An open letter to Johnny Rocket:
Dear Mr. Rocket
I want to thank you for providing a terrible dining experience recently. In thinking about how to complain about the experience, I was struck by a reminder of a life lesson: treat people well when they need you so they’ll seek you out when they don’t.
Let me rewind. I went to Six Flags New England this past weekend to ride some roller-coasters with a group of colleagues. At some point we became famished and some in my party suggested we go to Johnny-Rockets for burgers to refuel. I’m sure they must have had enough prior adequate experience with your food to make the suggestion based on your brand name, but the experience was sorely lacking. Over $11 for a single, dried out, taste-less patty and the most bland fries I’ve ever tasted. Soda for over $3, and the free water provided came in tiny paper cones.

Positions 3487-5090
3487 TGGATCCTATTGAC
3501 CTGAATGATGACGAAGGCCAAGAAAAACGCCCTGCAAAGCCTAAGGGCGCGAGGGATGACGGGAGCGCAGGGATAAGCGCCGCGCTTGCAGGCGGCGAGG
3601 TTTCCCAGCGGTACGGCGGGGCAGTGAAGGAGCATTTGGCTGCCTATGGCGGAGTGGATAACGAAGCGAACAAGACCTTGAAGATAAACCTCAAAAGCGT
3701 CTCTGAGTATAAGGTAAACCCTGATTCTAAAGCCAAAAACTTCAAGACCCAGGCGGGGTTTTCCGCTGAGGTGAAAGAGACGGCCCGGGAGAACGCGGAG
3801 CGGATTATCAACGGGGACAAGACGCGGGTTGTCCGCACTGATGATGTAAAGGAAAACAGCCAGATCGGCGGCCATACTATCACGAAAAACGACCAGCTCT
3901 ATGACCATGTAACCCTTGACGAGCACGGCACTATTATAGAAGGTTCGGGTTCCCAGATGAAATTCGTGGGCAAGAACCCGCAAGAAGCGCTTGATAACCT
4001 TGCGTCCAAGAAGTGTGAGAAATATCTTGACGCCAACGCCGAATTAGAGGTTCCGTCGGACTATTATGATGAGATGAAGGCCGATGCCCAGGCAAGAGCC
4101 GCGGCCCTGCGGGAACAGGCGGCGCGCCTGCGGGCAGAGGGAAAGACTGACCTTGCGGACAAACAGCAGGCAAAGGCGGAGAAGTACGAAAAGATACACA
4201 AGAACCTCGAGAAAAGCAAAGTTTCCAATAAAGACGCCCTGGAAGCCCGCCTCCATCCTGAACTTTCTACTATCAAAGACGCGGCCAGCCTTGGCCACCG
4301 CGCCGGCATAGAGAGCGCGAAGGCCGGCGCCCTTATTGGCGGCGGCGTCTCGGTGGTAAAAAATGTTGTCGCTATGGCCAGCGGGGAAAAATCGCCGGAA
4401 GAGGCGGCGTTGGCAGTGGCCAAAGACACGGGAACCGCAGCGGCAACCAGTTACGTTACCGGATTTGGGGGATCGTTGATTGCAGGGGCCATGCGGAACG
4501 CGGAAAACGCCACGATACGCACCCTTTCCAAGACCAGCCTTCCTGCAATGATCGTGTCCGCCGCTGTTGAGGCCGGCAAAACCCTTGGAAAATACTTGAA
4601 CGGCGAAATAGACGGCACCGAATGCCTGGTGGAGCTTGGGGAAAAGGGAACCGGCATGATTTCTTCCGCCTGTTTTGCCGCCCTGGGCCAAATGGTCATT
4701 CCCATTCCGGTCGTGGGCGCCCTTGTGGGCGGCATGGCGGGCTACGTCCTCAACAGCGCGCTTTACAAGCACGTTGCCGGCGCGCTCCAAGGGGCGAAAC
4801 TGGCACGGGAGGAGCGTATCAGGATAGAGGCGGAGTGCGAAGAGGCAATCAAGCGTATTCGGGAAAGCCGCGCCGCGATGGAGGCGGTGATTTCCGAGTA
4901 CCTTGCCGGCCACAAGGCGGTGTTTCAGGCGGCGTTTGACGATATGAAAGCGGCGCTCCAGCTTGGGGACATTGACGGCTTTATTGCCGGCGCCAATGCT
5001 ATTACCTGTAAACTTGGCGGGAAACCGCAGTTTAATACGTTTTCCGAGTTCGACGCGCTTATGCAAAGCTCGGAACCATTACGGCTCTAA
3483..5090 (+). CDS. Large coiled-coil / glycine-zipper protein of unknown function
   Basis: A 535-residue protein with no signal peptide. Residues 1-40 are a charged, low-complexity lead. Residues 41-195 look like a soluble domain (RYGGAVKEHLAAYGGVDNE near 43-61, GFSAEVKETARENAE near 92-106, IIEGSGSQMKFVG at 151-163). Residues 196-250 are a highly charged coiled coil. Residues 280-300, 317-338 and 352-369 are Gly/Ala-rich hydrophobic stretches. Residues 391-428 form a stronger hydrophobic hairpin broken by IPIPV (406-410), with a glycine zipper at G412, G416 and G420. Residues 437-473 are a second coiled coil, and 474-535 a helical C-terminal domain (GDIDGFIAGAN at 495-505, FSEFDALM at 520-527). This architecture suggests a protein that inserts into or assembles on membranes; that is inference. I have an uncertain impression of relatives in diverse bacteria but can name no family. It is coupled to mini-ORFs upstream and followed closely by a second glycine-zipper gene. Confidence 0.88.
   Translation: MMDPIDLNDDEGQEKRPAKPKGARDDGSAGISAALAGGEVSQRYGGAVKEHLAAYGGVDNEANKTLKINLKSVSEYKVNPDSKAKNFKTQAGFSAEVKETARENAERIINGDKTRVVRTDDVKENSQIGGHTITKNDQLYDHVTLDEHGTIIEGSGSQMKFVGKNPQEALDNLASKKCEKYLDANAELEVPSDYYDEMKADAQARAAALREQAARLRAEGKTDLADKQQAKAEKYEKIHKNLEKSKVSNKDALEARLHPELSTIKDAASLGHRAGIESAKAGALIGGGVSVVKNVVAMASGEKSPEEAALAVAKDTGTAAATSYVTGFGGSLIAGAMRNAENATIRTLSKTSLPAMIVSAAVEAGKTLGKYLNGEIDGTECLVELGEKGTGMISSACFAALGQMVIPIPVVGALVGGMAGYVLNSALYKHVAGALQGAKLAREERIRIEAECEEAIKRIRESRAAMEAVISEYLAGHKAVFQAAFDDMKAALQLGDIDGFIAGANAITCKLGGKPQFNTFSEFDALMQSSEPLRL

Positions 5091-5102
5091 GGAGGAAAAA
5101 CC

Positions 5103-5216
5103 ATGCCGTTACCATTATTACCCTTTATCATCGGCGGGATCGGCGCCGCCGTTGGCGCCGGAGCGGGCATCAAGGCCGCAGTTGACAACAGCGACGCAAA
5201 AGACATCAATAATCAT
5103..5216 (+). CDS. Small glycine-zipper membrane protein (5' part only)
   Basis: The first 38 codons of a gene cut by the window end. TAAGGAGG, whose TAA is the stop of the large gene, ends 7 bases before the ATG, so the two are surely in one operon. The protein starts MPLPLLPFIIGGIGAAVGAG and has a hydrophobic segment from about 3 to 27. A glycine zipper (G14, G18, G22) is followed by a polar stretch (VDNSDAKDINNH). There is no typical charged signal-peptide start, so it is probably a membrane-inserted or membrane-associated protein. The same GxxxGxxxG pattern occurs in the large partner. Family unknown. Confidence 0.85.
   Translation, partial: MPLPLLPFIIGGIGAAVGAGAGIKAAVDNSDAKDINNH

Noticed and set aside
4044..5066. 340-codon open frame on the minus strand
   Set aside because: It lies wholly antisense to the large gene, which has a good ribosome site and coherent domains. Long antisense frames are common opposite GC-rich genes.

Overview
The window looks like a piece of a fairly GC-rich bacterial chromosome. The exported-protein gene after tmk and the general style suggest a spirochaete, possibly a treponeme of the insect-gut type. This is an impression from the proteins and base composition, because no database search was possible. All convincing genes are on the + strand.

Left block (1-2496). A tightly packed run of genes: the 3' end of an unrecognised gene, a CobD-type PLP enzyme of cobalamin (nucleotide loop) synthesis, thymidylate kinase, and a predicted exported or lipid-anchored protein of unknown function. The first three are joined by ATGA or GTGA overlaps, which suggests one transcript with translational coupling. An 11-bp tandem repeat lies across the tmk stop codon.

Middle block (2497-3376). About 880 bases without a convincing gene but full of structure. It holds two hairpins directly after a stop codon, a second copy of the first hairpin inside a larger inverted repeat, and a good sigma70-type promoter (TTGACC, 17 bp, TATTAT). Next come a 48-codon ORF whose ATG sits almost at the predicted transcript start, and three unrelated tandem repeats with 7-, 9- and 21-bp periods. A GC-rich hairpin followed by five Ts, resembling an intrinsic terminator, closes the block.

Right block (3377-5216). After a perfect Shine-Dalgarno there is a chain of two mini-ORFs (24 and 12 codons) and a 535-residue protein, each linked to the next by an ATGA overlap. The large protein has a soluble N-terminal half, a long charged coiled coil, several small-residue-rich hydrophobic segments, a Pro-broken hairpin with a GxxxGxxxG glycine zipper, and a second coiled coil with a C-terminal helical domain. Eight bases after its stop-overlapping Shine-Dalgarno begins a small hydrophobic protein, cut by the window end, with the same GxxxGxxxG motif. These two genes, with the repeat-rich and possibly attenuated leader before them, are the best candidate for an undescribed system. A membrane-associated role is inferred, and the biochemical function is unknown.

I’d expect that kind of quality from an amusement park, but not from a restaurant brand that some people must voluntarily visit in the outside world. I don’t run a restaurant empire, but it seems like these are the circumstances under which I’d pull out all the stops to provide an excellent experience customers will remember when they next encounter your brand in a different situation in which more options are available. That seems like a better long term play than renting out your name to anyone and not caring to ensure that folks have a good experience with your brand. Reasonable people can disagree.
Now, I know to keep driving when I see a Johnny Rockets sign. I guess that’s two life lessons.
Perhaps Six Flags is holding Johnny Rocket junior hostage or something?